ROPE STRENGTHS AND WEIGHTS Rope strengths are tested according to Marlow’s QA25 and 26 quality procedures. Generally these procedures are in line with BS EN ISO 2307, however, a number of other internationally recognised test standards are used including EN 1891 and EN 564. Rope mass is determined be weighing a sample of rope whose length has been measured at a reference load. For most

ropes this load is calculated as: REFERENCE LOAD (kg) = D 2 /8 Where D is the rope nominal diameter (mm)

Most rope strengths in this catalogue are given in kilograms (kg). However, the correct measure of force or breaking strength is kilonewtons (kN). Conversion factors from one to the other are:

kg to kN x 0.0098¹ kN to kg x 101.972

WORKING LOADS Marlow Ropes specify a minimum breaking load. It is the responsibility of the user to determine an appropriate factor of safety and safe working load. This factor of safety must be determined after considering all the risks, the strength reducing factors, and the expected life of the rope.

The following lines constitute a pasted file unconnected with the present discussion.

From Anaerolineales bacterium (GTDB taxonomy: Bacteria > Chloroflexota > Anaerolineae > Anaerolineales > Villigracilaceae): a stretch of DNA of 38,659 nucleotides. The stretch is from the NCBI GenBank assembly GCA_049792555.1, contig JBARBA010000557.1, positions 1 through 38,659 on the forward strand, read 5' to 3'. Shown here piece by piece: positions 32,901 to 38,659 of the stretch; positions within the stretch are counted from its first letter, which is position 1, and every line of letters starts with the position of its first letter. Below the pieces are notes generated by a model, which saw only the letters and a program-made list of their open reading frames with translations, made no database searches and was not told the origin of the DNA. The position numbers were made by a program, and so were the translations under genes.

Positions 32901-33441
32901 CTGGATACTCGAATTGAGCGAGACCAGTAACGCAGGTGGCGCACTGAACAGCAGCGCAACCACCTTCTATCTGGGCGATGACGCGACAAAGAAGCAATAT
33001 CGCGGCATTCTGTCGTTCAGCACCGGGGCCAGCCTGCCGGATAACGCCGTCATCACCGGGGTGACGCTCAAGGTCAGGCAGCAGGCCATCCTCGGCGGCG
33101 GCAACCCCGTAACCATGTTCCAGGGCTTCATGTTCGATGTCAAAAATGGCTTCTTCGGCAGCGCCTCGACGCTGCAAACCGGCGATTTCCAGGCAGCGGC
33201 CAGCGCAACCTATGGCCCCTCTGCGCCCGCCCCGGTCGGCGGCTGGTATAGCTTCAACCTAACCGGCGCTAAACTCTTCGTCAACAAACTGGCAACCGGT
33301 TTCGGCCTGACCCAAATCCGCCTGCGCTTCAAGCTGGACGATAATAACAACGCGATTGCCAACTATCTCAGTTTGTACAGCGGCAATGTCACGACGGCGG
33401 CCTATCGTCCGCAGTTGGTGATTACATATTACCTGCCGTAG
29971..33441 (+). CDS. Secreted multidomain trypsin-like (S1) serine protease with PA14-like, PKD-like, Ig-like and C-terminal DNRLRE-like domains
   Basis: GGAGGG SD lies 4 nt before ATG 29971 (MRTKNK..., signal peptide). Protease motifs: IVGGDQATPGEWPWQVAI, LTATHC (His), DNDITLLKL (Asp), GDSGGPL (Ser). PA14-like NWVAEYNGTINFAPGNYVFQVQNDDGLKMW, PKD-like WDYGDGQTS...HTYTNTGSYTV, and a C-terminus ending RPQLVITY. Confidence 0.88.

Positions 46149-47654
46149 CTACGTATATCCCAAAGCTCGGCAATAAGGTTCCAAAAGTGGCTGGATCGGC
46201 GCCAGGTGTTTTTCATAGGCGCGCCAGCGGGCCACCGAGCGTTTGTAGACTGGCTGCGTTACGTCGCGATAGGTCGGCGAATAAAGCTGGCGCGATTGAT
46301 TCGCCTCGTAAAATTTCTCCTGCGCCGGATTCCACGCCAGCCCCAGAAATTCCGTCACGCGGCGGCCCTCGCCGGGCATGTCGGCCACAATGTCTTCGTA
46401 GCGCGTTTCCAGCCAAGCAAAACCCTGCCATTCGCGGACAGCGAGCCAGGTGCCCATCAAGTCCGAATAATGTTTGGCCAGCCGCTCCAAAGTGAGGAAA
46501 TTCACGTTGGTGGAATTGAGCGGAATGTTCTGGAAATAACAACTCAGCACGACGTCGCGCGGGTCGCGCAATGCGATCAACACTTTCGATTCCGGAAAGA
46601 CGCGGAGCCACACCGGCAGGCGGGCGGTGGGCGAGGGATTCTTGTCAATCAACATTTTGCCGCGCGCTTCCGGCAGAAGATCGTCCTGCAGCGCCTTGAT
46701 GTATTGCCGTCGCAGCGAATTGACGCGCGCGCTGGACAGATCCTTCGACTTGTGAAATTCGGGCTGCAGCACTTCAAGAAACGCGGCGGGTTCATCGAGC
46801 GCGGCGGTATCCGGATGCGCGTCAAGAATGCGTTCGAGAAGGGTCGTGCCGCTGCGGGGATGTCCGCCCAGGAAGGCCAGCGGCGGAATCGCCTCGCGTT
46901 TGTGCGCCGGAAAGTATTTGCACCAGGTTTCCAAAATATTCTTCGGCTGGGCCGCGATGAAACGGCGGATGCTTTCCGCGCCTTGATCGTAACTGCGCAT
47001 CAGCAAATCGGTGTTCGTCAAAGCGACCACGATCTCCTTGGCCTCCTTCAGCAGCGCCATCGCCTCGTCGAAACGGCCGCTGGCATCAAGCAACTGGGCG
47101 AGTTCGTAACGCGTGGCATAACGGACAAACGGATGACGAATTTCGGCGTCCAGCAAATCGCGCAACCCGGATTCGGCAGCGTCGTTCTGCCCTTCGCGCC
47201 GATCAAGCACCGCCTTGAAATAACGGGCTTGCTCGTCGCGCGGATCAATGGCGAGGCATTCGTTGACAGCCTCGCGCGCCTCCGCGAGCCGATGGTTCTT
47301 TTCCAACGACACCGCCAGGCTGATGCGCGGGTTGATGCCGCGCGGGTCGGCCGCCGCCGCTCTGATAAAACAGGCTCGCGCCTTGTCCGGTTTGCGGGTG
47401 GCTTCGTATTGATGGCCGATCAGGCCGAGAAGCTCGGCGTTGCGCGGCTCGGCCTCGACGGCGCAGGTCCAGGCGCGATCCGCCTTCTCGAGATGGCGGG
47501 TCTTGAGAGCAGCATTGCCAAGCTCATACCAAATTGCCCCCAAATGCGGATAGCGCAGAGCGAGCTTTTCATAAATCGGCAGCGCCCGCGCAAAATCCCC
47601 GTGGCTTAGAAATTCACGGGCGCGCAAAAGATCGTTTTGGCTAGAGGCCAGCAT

STORAGE: Ropes should be stored in a suitable clean, dry place out of direct sunlight and away from extreme temperature. Do not store ropes on dirty floors or drag over rough ground – dirt and grit can work between the fibres and cause abrasion damage. Keep ropes away from chemicals and in cases of long term storage, hose down with fresh water to reduce dirt and salt that can affect the life and efficiency. Braided ropes can have excessive twist imparted into them by incorrect handling. Ideally these ropes should be “hanked” in a figure of 8 fashion this avoids putting twist in and will ensure free running when deployed. If supplied on a reel, this must be allowed to rotate freely on a central pin so that the ropemay be drawn off from the top layer. Never take the rope from a reel lying on its side unless placed onto a turntable. SHEAVES, PULLEYS AND ROLLERS: When any rope is used around a sheave there will be a reduction in its strength and life. For most non-specialised applications a sheave diameter 8-10 times the rope diameter will suffice, however certain materials such as Aramids may require a sheave size of up to 20 times diameter. The profile of the groove in a sheave should support the entire rope. Normally a semicircle of 10% greater diameter than that of the rope is appropriate. ‘V’ groove sheaves should be avoided since they compress the rope and have points of local friction reducing the life of the rope. Sheaves should be maintained so that they rotate freely in use.